The state government did try to extend a long rope to the developers but it did not seem enough to get the project that has been stuck for over a decade now.

In the case of Nargol port, for the first time, GMB offered a discount of 20% for the waterfront charges in line with its Schedule of Port Charges (SoPC). GMB levies a royalty charge on per tonne of cargo to the port developer for using the state’s waterfront. These charges depend on the type of cargo handled. Also, the concession period under the state’s build-operate-own-transfer (BOOT) policy has been extended from 30 years to 50 years, another first by the government.

Cargo Motors and Israel Ports won the bid by offering high waterfront charges of 171% to develop Nargol port in August 2012. While Israel Ports soon backed out from the project, the development of the port was stuck as Cargo Motors missed several deadlines and were eventually out of the project, said an official at GMB.

Companies like DP World, Adani group and a couple of other port developers submitted more than 200 queries before the regulator in which they claimed that some of the conditions mentioned in the Request for Proposal (RFP) document posed a question mark on the viability of the project. Besides Wadhwan challenge, another area of concern for the developers has been that no compensation shall be payable by GMB upon transfer of the asset at the end of concession period, that is 50 years.

Other areas of concern include the development of rail and road infrastructure in the vicinity of the port and the lease rental policy.

History of protests

Located about 140km north of Mumbai and 120km south of Surat, Nargol was proposed to be a multi-function port capable of managing solid, liquid, and container cargo.

It was confirmed as the new port site after a port project at Maroli, approximately 10 km away from Nargol, was abandoned due to protests from local fishermen.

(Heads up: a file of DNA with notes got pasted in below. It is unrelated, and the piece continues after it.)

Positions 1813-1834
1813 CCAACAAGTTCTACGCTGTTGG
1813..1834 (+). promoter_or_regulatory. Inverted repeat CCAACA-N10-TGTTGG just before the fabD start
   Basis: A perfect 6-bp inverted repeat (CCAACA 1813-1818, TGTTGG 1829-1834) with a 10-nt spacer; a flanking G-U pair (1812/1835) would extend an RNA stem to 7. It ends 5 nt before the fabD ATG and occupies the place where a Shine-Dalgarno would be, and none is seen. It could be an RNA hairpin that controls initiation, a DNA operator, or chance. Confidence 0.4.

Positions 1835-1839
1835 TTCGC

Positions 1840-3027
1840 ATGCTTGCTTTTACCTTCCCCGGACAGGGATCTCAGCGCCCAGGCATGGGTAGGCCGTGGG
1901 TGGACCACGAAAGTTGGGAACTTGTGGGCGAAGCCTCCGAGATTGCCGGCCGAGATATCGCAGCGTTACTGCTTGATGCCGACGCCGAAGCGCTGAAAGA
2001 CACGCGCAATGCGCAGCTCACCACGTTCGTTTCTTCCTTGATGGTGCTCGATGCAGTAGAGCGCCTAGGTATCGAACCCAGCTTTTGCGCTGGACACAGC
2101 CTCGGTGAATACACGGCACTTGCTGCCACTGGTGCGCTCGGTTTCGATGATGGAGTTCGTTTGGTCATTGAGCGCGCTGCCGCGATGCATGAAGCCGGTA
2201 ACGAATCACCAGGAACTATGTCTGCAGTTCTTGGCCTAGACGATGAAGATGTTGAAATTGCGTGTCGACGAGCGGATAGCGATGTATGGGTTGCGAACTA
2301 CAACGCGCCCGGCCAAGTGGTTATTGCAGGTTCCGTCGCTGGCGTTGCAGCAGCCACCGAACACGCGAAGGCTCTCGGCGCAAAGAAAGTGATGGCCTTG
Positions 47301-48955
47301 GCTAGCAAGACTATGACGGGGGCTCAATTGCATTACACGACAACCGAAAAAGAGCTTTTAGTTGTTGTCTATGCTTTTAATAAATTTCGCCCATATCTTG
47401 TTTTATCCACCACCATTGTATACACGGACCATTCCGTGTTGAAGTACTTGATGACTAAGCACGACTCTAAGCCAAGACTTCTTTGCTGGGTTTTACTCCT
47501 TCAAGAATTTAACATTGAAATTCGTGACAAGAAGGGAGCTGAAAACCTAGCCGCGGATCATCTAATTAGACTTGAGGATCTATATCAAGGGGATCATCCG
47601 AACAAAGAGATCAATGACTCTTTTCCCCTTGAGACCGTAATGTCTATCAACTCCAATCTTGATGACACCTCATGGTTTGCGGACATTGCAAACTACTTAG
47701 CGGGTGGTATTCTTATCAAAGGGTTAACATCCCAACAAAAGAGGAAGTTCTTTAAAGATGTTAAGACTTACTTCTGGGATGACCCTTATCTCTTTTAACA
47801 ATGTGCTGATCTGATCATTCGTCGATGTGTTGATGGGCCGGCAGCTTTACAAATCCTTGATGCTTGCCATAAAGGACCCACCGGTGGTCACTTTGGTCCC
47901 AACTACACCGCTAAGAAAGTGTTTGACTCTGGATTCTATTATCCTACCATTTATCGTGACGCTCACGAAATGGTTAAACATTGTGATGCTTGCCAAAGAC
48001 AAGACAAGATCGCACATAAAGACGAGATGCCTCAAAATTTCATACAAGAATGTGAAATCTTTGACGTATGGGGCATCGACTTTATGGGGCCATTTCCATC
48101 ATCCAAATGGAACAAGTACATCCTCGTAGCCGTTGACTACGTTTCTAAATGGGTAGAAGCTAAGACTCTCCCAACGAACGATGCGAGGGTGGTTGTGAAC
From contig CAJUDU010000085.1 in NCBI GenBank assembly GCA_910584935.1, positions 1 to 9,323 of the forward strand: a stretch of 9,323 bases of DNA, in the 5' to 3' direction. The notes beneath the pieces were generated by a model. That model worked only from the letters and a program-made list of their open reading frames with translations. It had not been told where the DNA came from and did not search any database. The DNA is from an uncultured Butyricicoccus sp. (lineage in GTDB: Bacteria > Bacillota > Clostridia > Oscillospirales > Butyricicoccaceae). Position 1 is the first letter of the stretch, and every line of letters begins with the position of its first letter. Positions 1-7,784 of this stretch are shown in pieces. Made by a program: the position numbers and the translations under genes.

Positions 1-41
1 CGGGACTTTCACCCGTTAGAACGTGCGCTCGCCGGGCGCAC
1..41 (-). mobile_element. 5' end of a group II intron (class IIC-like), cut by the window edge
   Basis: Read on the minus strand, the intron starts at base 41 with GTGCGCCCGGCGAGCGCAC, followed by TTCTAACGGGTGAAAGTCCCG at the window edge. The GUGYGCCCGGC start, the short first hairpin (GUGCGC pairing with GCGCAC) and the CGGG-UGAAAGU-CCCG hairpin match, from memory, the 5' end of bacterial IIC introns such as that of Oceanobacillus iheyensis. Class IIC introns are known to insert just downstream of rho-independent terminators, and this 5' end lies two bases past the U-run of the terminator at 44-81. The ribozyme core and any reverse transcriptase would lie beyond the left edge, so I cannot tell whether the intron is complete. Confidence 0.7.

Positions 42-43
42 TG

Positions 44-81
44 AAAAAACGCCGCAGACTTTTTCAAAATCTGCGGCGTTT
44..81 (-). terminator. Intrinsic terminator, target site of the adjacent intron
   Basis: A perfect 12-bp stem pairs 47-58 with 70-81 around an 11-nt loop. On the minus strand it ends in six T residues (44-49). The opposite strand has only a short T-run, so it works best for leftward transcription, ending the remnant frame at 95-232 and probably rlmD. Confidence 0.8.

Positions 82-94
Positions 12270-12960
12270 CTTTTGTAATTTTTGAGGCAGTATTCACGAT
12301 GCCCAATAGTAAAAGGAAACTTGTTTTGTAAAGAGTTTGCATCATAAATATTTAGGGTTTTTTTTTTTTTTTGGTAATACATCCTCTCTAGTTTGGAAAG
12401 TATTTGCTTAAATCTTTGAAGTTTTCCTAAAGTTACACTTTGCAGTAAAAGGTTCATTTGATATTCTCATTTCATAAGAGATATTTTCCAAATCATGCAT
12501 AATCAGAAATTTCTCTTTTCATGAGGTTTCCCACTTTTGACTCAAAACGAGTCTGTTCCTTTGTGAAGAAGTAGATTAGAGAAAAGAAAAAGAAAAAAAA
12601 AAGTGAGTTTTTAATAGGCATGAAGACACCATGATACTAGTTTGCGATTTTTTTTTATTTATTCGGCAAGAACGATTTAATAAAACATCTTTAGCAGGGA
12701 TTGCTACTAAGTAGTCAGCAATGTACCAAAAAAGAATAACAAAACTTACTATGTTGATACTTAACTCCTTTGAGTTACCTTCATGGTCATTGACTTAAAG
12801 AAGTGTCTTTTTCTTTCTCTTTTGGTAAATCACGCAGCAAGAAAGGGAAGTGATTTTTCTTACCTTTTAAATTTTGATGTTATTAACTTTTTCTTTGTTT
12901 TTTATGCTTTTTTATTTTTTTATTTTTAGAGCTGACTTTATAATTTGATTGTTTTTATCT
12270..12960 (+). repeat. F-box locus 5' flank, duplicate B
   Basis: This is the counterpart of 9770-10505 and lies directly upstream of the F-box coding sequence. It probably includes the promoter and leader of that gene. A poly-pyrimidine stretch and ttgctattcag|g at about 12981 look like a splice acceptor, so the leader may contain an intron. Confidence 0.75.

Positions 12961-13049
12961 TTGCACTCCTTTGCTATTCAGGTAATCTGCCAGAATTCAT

Back in 1997-98, GMB awarded the development rights for the port project to an Indo-US consortium comprising Unocal Corporation and a Mumbai-based telecommunications firm, National Telecom of India Ltd or Natelco to develop Maroli port.

The local fishermen’s community feared that a modern port might damage the biodiversity of the area and disrupt fishing and agricultural activities. Their protests were led by a retired Lt Col Pratap Save, who was president of the Kinara Bachao Samiti. The retired army colonel had chosen to cultivate his land at a village that was a few kilometers away from the proposed port site.

Following a violent clash with the police in April 2000, Col Save was injured and he died in a hospital at Mumbai. Soon, the Gujarat government, under the chief minister late Keshubhai Patel, abandoned the project and it was forgotten for a long time till 2008 when GMB decided to relocate the project site a little away. As the earlier port project at Maroli faced problems of land acquisition, the Nargol project was proposed to be developed on reclaimed land measuring around 75-100 hectares.

“When the government announced fresh bids for the Nargol project last year, protests broke out by the fishermen. In fact, the Nargol gram panchayat passed a resolution to oppose the port project,” said an official working with a leading port developer of the country.